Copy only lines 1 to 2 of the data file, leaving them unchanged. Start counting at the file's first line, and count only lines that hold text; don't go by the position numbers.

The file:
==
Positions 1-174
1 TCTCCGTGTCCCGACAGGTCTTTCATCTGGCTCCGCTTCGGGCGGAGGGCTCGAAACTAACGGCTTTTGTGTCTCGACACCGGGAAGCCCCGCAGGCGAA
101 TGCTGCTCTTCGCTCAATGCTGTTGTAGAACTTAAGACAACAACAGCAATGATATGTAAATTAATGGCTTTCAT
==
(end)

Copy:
Positions 1-174
1 TCTCCGTGTCCCGACAGGTCTTTCATCTGGCTCCGCTTCGGGCGGAGGGCTCGAAACTAACGGCTTTTGTGTCTCGACACCGGGAAGCCCCGCAGGCGAA